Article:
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Hexavalent plating bath

HEXAVALENT CHROMIUM

Overview

Hexavalent chromium (Cr(VI)) compounds are a large group of chemicals with varying chemical properties, uses, and workplace exposures. Their properties include corrosion-resistance, durability, and hardness. Workers may be exposed to airborne Cr(VI) when these compounds are manufactured from other forms of chromium (e.g., the production of chromates from chromite ore); when products containing Cr(VI) are used to manufacture other products (e.g., chromate-containing paints, electroplating); or when products containing other forms of chromium are used in processes that result in the formation of Cr(VI) as a by-product (e.g., welding).

NIOSH considers all Cr(VI) compounds to be occupational carcinogens. Cr(VI) is a well-established carcinogen associated with lung, nasal, and sinus cancer. Some of the industries in which the largest numbers of workers are exposed to high concentrations of airborne Cr(VI) compounds include electroplating, welding, and chromate painting. A hierarchy of controls, including elimination, substitution, engineering controls, administrative controls, and the use of personal protective equipment, should be followed to control workplace exposures. Dermal exposure to Cr(VI) should also be prevented to reduce the risk of skin irritation, corrosion, ulcers, sensitization, and allergic contact dermatitis.


NIOSHTIC-2 Search

NIOSHTIC-2 search results on Hexavalent Chromium
NIOSHTIC-2 is a searchable bibliographic database of occupational safety and health publications, documents, grant reports, and journal articles supported in whole or in part by NIOSH.


NIOSH Resources

NIOSH Criteria for a Recommended Standard: Occupational Exposure to Hexavalent Chromium
NIOSH Publication No. 2013-128

NIOSH Pocket Guide to Chemical Hazards

Immediately Dangerous to Life and Health (IDLH) Chromic acid and Chromates

NIOSH 2002 Comments on the Occupational Safety and Health Administration (OSHA) Request for Information on Occupational Exposure to Hexavalent Chromium.[PDF - 208 KB]

Criteria for a recommended standard: Welding, brazing, and thermal cutting [1988]
NIOSH Publication No. 88-110

Current Intelligence Bulletin 4: Chrome pigment [1976]

Criteria for a Recommended Standard: Occupational Exposure to Chromium (VI) [1975]
HEW (NIOSH) Publication No. 76-129

Criteria for a Recommended Standard: Occupational Exposure to Chromic Acid [1973]
NIOSH Publication No. 73-11021


Sampling and Analysis

NIOSH Manual of Analytical Methods

OSHA Chemical Sampling Information: Chromium (VI)


Selected Publications

Ashley K, Applegate GT, Marcy AD, Drake PL, Pierce PA, Carabin N, Demange M [2009]. Evaluation of sequential extraction procedures for soluble and insoluble hexavalent chromium compounds in workplace air samples. J Environ Monit 11(2):318-325.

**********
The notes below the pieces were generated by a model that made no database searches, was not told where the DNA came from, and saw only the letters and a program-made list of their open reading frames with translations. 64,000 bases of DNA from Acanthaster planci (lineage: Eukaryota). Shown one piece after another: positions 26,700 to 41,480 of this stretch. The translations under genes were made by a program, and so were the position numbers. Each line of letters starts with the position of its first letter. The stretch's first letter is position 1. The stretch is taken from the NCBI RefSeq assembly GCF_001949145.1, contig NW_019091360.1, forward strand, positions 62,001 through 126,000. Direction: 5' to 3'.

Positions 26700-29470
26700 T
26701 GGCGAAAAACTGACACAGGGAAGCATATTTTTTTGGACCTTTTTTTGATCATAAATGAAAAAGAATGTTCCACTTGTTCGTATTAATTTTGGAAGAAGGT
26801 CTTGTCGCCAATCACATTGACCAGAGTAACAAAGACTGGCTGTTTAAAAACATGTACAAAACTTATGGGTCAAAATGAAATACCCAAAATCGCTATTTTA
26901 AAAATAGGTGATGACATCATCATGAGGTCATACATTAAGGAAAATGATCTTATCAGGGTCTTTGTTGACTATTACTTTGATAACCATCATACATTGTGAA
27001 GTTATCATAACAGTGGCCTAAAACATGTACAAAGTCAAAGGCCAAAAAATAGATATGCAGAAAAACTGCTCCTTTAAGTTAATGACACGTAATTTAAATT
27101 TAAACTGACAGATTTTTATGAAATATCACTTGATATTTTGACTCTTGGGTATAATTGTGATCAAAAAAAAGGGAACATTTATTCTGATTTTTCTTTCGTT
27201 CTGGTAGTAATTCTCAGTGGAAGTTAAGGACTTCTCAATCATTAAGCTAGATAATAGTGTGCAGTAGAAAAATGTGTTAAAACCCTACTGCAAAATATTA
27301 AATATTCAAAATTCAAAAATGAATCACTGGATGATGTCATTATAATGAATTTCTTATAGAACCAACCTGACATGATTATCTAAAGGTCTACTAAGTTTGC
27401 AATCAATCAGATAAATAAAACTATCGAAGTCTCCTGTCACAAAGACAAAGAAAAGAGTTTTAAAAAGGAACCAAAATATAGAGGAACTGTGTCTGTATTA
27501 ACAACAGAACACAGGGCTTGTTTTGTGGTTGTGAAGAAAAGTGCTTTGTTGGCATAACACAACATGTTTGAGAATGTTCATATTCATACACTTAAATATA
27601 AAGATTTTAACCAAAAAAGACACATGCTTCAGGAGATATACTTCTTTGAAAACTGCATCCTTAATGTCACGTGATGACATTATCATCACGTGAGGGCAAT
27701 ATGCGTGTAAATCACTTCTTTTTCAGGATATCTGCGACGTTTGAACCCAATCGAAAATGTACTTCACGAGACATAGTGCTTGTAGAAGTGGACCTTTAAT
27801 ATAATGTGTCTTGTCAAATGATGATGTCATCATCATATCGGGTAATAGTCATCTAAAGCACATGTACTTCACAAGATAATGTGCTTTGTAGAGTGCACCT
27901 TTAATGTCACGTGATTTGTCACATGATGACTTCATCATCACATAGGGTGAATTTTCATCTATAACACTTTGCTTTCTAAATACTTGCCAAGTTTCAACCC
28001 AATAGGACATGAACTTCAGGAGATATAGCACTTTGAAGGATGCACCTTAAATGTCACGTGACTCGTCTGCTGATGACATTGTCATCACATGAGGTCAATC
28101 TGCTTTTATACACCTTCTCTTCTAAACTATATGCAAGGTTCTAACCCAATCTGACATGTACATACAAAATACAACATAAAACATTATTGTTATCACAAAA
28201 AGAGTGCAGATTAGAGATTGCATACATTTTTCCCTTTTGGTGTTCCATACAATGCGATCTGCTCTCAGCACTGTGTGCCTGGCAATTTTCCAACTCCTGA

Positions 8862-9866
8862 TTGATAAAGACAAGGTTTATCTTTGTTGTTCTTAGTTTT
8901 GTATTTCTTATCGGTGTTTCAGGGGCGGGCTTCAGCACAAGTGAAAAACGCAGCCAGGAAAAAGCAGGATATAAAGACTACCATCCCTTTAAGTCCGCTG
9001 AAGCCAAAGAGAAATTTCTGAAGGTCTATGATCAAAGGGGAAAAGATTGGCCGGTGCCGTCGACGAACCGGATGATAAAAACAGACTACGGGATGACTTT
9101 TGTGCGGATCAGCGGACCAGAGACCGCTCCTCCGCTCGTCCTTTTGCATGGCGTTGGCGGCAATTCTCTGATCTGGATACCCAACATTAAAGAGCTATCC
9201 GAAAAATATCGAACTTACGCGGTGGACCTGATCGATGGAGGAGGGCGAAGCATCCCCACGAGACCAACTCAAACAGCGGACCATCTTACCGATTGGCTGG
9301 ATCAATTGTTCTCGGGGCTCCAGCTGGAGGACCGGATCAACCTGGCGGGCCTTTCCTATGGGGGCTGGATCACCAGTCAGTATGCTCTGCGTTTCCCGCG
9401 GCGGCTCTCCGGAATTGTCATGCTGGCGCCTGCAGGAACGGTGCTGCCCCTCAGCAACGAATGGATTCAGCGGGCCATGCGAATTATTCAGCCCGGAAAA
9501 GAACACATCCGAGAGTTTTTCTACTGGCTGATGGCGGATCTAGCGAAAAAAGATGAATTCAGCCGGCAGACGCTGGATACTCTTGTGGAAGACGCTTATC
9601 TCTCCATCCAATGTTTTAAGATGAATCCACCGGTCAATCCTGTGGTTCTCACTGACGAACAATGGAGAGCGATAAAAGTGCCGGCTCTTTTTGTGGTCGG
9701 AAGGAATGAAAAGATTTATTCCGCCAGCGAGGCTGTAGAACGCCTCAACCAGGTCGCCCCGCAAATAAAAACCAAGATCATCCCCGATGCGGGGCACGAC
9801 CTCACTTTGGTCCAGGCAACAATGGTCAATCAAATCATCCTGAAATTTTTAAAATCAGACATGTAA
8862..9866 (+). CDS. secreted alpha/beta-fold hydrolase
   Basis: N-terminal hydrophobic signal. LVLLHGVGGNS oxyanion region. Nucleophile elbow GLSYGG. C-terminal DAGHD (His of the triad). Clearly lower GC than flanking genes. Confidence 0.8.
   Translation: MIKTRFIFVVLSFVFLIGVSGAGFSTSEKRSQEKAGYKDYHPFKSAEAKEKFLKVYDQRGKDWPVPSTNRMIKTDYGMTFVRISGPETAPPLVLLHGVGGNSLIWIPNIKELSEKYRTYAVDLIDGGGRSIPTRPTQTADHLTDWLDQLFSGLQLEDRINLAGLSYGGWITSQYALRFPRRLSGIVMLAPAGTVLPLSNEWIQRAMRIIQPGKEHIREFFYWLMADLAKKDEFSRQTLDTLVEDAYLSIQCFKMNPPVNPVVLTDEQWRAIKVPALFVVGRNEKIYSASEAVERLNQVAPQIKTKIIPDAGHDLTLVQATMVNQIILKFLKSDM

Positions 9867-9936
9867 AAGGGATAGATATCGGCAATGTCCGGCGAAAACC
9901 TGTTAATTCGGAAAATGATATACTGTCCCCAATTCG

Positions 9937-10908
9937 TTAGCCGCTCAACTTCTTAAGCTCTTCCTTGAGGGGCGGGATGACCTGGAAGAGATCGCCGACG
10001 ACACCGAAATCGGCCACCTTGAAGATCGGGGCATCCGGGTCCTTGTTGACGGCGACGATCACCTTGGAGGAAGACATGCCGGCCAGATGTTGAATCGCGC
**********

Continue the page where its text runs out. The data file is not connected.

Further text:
Ashley K, Howe AM, Demange M, Nygren O [2003]. Sampling and analysis considerations for the determination of hexavalent chromium in workplace air. J Environ Monit 5(5):707-716.

Blade LM, Yencken MS, Wallace ME, Catalano JD, Khan A, Topmiller JL, Shulman SA, Martinez A, Crouch KG, Bennett JS [2007]. Hexavalent chromium exposures and exposure-control technologies in American enterprise: results of a NIOSH field research study. J Occup Environ Hyg 4(8):596-618.

Boiano JM, Wallace ME, Sieber WK, Groff JH, Wang J, Ashley K [2000]. Comparison of three sampling and analytical methods for the determination of airborne hexavalent chromium. J Environ Monit 2(4):329-33.

Hazelwood KJ, Drake PL, Ashley K, Marcy D [2004]. Field method for the determination of insoluble or total hexavalent chromium in workplace air. J Occup Environ Hyg 1(9):613-619.

Keane M, Stone S, Chen B, Slaven J, Schwegler-Berry D, Antonini J [2009]. Hexavalent chromium content in stainless steel welding fumes is dependent on the welding process and shield gas type. J Environ Monit 11(2):418-424.

Park RM, Bena JF, Stayner LT, Smith RJ, Gibb HJ, Lees PSJ [2004]. Hexavalent chromium and lung cancer in the chromate industry: a quantitative risk assessment. Risk Anal 2004 24(5):1099-1108.

Park RM, Stayner LT [2006]. A search for thresholds and other nonlinearities in the relationship between hexavalent chromium and lung cancer. Risk Anal 26(1):79-88.


Health Hazard Evaluations

The Hazard Evaluations and Technical Assistance Branch (HETAB) of NIOSH conducts field investigations of possible health hazards in the workplace. HETAB has conducted many field investigations of potential occupational exposure to hexavalent chromium. For more information on the health hazard evaluation (HHE) program and to search for HHEs involving hexavalent chromium exposure link to: Health Hazard Evaluation (HHE) home page.


Other Resources

OSHA Safety and Health Topics: Hexavalent Chromium

OSHA Small Entity Compliance Guide for the Hexavalent Chromium Standards

OSHA Guidance: Preventing Skin Problems from Working with Portland Cement

OSHA Fact Sheet: Health Effects of Hexavalent Chromium [PDF - 20 KB]

Agency for Toxic Substances Disease Registry (ATSDR) - ToxFAQs: Chromium VI
En español

ATSDR Case Studies in Environmental Medicine (CSEM)

ATSDR Toxicological Profile for Chromium, 2012

U.S. EPA Toxicological Review of Hexavalent Chromium (1998) [PDF - 512 KB]

U.S. EPA Integrated Risk Information System Information on Chromium (VI) [1998]

National Toxicology Program 12th Report on Carcinogens: Chromium Hexavalent Compounds

International Agency for Research on Cancer (IARC) Monographs on the Evaluation of Carcinogenic Risks to Humans, Vol. 100C (2012): A Review of Human Carcinogens: Arsenic, Metals, Fibres, and Dusts

IARC Monographs on the Evaluation of Carcinogenic Risks to Humans, Vol. 49 (1990): Chromium, Nickel and Welding

U.S. Department of Energy Safety Bulletin 2006-01: Hexavalent Chromium (Update) [PDF - 595 KB]

 
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